Joan Hamburg has been part of the WOR, 710 AM, family in New York since the early 1970s. She grew up on Long Island and attended Barnard College before beginning her advertising career. Hamburg started her radio broadcasting with small consumer segments on the "Rambling with Gambling" morning show. It wasn't long before Hamburg got her very own show. Joan can be heard on WOR weekdays noon to 2pm with topics including the day's news, food, restaurant features, and celebrity interviews. In November of 2012, Joan was inducted into the NYSE Broadcast Hall of Fame.
Senior Executive Producer of The Joan Hamburg Show:
Natalie Batos Vacca has been with WOR radio since 1997. For nine years, she was the Producer of WOR’s Morning Show. In March 2006, Natalie was promoted to Senior Producer at WOR and Producer of The Joan Hamburg Show. She has received several prestigious awards for her work including the New York Press Club Byline Award for Best Spot News coverage for the Swiss Air Flight 111 crash, best Station Event for their live St. Patrick’s Day show from the New York State Broadcasters Association and was part of the WOR News award for "Best Spot News Coverage" of the events of September 11 from the New York State Broadcaster's Association. Prior to WOR, she was the producer for several nationally-syndicated programs, including the legendary Barry Farber and Alan Colmes. Natalie grew up in Staten Island, New York, and graduated from Seton Hall University, where she majored in Broadcast Communications. She currently lives in New Jersey with her husband Chris and their two children.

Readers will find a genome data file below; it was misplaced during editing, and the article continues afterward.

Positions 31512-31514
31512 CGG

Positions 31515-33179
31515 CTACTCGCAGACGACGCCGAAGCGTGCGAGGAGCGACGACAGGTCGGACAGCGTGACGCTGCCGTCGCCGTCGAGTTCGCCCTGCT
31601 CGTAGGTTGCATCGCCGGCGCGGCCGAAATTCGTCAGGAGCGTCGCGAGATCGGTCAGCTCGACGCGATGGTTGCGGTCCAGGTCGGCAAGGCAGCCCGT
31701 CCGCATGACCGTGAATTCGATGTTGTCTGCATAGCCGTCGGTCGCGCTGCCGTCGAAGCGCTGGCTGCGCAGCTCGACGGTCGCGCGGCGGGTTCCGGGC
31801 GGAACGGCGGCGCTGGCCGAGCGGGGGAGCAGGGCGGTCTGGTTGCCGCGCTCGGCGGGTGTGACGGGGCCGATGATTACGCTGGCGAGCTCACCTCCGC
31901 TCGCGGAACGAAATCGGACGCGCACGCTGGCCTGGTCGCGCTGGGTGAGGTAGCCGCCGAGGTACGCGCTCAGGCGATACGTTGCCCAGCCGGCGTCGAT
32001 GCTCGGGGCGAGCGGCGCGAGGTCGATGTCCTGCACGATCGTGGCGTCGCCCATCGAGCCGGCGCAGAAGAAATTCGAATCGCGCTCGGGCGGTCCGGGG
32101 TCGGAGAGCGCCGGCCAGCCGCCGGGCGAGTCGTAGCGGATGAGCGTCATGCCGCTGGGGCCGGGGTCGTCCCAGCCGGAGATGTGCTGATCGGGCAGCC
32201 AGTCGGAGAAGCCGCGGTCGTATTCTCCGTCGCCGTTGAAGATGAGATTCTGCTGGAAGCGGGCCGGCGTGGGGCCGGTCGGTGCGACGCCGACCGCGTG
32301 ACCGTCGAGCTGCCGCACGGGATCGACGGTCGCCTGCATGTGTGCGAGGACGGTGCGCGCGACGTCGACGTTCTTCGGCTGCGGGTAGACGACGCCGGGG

The New York Post reports that a Manhattan judge tossed out a lawsuit from two Tribeca parents who asked that artist Arne Svenson be barred from selling or showing photos he took of their kids for an art exhibit. Svenson's exhibit titled, "The Neighbors," made headlines when it was learned that Svenson was taking pictures of his Greenwich Street neighbors through the windows of their homes without their permission. Svenson was reportedly selling the photos for as much as $10,000 as a part of a California art exhibit.
The parents who filed the lawsuit wanted a judge to bar Svenson from showing the photos and wanted him to turn over the images not being used. Judge Eileen Rakower tossed the lawsuit out; however, claiming that artistic expression outweighs their privacy concerns.